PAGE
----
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The advantage of having this header message properties mechanism in supporting multiple organization setups is that with only one single BPEL process, organization information can be easily placed into multiple organizations within the Oracle E-Business Suite if the Organization ID value has been specified in the header. While in the past, since Organization ID is implicitly derived from the profile value based on an application logon user's username and responsibility; therefore, only that associated organization for the invocation of the deployed BPEL process can be inserted.

With the example described earlier in the Multiple Organization Setup section, when a change order is placed within the French sales office, a sales manager from the French office logs on to the system to update the order which invokes a PL/SQL API for that change. If the Organization ID contained in the header has been assigned with a property value, such as 207 for the French sales office, the Organization ID associated with the sales manager will be set to French sales office for the invocation of the API.

Note: For Oracle E-Business Suite Release 12, Organization ID is automatically included in the header along with other applications context elements. For Release 11.5.10, you must apply (RUP5) (patch 5473858) to Oracle Applications instance in order to have Organization ID displayed in the header.

Supporting for Multiple Languages

By leveraging the message normalization feature addressed earlier and the Multiple Language Support (MLS) feature from Oracle E-Business Suite, Adapter for Oracle Applications provides a comprehensive language support mechanism that allows an appropriate language to be dynamically set at run time.

NLS Language Property Value Takes the Priority

When an application user retrieves data from the system for a transaction or receives error messages while executing APIs, the session language of data or error messages can be determined based on the following conditions:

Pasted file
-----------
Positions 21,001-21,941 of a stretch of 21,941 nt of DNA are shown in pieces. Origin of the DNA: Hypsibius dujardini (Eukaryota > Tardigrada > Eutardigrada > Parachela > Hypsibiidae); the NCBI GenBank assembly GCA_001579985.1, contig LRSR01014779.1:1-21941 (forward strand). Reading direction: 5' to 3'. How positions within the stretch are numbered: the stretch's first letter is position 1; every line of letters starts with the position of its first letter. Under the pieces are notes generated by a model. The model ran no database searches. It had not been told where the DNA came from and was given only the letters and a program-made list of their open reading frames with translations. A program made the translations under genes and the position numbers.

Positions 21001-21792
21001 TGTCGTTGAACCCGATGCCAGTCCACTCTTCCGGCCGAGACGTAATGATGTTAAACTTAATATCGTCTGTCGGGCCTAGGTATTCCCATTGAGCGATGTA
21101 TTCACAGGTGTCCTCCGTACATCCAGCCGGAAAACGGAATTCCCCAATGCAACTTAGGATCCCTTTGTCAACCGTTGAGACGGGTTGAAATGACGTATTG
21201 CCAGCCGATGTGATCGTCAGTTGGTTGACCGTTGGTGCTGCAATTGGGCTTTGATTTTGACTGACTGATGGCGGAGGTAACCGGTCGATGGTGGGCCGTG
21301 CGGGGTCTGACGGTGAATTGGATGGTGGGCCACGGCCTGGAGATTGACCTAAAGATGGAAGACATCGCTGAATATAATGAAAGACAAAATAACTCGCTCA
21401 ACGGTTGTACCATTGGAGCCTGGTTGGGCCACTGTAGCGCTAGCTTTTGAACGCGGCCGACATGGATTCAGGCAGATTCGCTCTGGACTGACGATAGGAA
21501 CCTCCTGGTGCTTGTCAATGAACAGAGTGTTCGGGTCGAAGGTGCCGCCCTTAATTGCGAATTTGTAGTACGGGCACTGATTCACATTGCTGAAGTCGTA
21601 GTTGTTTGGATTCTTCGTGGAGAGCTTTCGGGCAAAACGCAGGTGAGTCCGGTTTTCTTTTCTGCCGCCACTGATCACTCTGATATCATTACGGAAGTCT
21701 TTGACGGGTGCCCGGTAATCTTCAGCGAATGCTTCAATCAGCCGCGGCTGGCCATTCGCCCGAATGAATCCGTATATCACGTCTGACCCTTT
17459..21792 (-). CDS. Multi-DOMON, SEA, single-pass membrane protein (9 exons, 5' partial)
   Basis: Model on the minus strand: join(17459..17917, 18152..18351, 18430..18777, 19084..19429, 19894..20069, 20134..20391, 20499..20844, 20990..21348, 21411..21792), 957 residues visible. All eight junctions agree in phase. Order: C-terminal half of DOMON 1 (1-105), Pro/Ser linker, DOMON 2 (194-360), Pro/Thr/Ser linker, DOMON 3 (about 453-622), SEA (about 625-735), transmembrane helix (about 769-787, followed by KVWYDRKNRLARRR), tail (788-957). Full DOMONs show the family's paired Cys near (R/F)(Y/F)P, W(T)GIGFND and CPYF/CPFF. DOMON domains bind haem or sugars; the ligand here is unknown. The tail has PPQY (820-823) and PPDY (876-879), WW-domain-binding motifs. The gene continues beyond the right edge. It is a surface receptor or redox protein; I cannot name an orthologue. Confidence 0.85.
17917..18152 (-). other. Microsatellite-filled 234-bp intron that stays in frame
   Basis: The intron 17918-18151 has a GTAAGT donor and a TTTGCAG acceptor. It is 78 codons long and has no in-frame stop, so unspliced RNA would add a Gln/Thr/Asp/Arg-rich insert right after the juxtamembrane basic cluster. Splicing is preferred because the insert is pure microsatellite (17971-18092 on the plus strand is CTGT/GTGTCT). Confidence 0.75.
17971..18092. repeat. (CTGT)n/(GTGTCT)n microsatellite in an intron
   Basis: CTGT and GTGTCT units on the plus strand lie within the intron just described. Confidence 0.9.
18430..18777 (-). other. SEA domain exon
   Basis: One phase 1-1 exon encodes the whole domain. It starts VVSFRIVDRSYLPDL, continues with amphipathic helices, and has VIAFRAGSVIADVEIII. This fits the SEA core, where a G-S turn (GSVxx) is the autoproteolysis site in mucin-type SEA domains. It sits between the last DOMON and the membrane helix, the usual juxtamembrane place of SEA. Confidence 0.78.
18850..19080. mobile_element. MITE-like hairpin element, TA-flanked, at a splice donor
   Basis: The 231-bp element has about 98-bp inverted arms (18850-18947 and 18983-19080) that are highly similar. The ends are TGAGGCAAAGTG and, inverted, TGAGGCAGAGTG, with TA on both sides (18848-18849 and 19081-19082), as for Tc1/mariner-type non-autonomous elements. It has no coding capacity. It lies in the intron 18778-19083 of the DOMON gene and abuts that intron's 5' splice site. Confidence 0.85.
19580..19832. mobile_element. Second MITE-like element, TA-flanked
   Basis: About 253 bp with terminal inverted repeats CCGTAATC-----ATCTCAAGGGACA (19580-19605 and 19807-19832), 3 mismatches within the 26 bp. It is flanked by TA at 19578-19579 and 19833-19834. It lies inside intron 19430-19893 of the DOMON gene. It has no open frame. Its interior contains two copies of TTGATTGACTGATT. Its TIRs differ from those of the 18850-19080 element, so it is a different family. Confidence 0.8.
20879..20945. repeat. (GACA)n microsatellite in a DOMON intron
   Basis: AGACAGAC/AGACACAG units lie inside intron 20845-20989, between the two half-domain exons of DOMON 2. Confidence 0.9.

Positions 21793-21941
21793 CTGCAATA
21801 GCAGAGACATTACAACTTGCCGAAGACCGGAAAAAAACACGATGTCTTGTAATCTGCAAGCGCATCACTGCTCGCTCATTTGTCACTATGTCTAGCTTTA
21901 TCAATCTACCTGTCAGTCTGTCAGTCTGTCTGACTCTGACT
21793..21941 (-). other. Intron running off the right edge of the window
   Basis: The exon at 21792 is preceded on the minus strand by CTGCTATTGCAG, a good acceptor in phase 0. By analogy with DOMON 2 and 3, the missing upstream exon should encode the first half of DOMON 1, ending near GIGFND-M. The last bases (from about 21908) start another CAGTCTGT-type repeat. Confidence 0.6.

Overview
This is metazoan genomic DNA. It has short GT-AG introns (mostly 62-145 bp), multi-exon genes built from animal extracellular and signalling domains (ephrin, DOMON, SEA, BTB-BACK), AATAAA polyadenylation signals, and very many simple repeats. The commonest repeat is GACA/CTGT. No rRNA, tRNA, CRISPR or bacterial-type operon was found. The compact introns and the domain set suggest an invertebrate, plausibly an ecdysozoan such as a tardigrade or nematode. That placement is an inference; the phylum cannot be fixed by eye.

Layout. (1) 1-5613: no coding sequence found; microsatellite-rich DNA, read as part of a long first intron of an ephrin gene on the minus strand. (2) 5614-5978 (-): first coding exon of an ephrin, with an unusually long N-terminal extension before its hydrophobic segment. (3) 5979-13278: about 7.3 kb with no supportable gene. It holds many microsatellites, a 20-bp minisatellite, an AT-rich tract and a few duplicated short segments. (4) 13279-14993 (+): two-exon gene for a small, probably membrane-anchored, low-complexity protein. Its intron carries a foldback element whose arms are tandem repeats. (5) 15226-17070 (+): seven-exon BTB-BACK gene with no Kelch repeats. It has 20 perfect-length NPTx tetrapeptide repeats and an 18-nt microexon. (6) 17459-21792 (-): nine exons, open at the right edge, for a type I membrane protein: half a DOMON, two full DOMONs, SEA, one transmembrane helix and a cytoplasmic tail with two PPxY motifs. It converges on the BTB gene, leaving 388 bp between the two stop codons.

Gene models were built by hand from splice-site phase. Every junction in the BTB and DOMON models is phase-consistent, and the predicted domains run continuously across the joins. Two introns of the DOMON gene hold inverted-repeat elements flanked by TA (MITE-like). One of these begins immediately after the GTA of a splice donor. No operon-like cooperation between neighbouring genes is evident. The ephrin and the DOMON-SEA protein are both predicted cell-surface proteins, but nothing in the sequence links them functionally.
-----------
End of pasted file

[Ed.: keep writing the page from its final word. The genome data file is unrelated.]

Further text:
1. The NLS Language value can be set by using the header property jca.apps.NLSLanguage. If a valid language value is passed (i.e. language is enabled in Oracle E-Business Suite instance), the session language is set to the corresponding language.

  2. In case the NLS Language header property is not passed, Adapter for Oracle Applications will use the default language of the user, based on the user preferences, to set the session language.

  3. If the user's default language is not found or set, NLS Language (jca.apps.NLSLanguage) property value would be set to 'US' (American).

This mechanism allows an appropriate session language to be dynamically set at run time first based on the passed NLS Language property value, then the user's default language, and last determined by the default NLS Language property value 'US'.

For more information about how to set NLS Language property value by using jca.apps.NLSLanguage, see Supporting for Normalized Message Properties.

Determining a User's Default Language

To identify the default language used in the database session for data query and retrieval, Adapter for Oracle Applications will first examine the ICX: Language profile value at all levels including user, responsibility, application, and site. If it is not set at any of those levels, Adapter for Oracle Applications then takes NLS_LANGUAGE parameter from the database instance National Language Support (NLS) parameters. The NLS parameters initialized in the session are:

For example, when a user with a default language Japanese logs into the system and performs a transaction through the execution of an API that the user defined in the Partner link of the BPEL process, Adapter for Oracle Applications will first examine if the NLS Language property value is passed. If it is passed with a valid language, then the session language will be set based on the passed value regardless of the default language. If the NLS Language property is not passed, Adapter for Oracle Applications will set the session language to the preferred / default language of the user. In case that cannot be found, the language would be set to 'US' (American). The default language is set in the General Preferences page of Oracle Applications.

Note: The default language set in the General Preference page updates the ICX: Language profile option.

When the applications context is set, user preferences like date formats, time zone information, etc. would be taken care automatically.

Please refer to the Set Preferences section, Getting Started with Oracle Applications chapter, Oracle Applications User’s Guide for the information on how to set the user preferences.

Understanding Adapter for Oracle Applications Security

Security is the most critical feature that is designed to guard application content from unauthorized access. By leveraging Oracle User Management function security, Adapter for Oracle Applications provides a security feature which only allows users with authorized privileges to execute APIs that they are exposed through the BPEL process to update Oracle Applications. This protects application programming interfaces (APIs) from unauthorized access or execution without security checks.

Please note that Adapter for Oracle Applications provides this security support as an optional feature. If you want all the login users to access and execute APIs without security checks, you can turn the security feature off using the "EBS Adapter for BPEL, Function Security Enabled" (EBS_ADAPTER_FUNCTION_SEC_ENABLED) profile option.